From Turmoil to Opportunity
With three new hires and a goal of attracting five more in the next two years, transition is the buzzword in the Afro-American studies department, says Gates.
Hammonds, Professor of Government and Afro-American Studies Michael C. Dawson and Carpio, an assistant professor of English and Afro-American studies, all joined the Faculty this fall.
Gates says their arrivals, coupled with the decision of all four admitted doctoral candidates to attend Harvard, was reassuring, given the turmoil that accompanied the departures of West and Appiah.
According to Gates and to faculty and students within the department, a serious attempt to build upon these successful hirings is underway. He says that the Afro-American studies department created an informal committee to compile a wish list of appointees. Gates hopes to propose new appointments before the end of the year.
“There is a strong commitment to maintain the level of excellence that [West and Appiah] represented and that the department has had in the past,” Dawson says. He adds the department has an “interest in hiring at all ranks.”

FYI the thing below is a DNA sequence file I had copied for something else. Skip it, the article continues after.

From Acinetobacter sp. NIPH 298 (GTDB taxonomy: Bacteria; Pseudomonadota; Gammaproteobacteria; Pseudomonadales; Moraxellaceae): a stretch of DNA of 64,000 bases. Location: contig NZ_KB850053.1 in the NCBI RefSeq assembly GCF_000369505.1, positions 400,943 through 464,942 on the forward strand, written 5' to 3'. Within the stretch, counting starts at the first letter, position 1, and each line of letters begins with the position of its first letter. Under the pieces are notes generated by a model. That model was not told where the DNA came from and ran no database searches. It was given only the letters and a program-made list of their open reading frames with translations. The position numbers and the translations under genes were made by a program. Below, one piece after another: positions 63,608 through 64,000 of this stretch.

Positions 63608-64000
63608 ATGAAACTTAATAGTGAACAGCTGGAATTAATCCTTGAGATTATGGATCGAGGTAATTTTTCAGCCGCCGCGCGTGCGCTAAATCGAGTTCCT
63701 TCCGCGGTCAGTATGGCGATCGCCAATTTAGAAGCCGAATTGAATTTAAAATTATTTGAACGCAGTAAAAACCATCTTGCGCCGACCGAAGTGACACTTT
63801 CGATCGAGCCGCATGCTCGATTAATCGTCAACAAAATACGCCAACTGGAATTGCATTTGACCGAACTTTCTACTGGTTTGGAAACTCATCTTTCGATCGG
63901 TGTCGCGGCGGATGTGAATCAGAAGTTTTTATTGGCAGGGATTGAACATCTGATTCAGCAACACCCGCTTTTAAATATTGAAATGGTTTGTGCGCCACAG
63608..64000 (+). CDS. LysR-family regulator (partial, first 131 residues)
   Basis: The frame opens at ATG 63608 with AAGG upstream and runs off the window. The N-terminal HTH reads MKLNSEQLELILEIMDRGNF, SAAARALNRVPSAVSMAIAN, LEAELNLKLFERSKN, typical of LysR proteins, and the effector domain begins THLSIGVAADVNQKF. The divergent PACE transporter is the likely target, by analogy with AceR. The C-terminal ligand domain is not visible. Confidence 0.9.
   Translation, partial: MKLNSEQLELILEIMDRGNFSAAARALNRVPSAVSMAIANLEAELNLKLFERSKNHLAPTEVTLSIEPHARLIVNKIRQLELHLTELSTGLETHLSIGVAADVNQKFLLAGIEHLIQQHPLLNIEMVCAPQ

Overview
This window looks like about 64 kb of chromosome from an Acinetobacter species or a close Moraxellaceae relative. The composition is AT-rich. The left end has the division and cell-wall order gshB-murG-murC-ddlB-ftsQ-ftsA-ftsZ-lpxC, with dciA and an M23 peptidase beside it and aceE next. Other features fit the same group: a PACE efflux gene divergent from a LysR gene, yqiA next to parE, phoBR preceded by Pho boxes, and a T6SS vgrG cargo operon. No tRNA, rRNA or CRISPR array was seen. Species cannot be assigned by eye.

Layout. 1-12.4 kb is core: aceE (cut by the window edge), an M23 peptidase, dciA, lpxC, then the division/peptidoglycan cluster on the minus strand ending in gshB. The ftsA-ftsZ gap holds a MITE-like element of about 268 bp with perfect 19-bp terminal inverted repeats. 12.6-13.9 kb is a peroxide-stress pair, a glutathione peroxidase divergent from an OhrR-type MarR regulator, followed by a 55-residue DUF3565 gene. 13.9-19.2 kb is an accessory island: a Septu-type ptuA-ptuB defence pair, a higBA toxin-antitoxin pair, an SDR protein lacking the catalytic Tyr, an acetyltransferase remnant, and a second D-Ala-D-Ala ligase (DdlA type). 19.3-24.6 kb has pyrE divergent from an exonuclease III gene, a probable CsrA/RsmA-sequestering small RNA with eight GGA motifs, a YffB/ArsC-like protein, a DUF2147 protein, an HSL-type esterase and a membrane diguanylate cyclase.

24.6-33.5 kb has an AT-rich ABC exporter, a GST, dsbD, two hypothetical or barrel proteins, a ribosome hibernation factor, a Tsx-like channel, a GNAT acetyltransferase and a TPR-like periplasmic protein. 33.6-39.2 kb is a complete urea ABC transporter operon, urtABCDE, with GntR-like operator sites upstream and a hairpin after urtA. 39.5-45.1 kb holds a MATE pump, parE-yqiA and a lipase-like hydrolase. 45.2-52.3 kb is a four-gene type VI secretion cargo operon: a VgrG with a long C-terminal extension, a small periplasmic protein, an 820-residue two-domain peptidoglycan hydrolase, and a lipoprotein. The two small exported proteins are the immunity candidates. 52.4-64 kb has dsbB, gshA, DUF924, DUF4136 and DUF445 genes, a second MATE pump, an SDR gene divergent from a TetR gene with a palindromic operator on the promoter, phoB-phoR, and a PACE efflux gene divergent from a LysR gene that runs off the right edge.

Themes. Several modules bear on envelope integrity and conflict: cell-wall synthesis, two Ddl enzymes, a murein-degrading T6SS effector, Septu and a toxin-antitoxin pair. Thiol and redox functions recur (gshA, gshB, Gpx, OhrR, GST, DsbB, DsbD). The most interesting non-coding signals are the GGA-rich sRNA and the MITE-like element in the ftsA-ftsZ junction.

Members of the department agree that Afro-American studies, though saddened by the loss of West and Appiah, is moving in a positive direction.
“It’s a loss for the department, but I don’t feel like it’s the end of the world,” says Afro-American studies concentrator Laney P. McClain ’03 says. “Of course, it probably would have been better it they had stayed, but there are still a lot of good professors.”
Gates, who has said he is undecided about whether he will remain at Harvard after this year, is nevertheless adamant about the continued superiority of Harvard’s Afro-American studies department.
“With transition and trauma come opportunity. Despite the departures of Anthony and Cornel, Afro-American studies at Harvard remains number one and will continue to do so,” he says.
—Staff writer Divya A. Mani can be reached at email@example.com.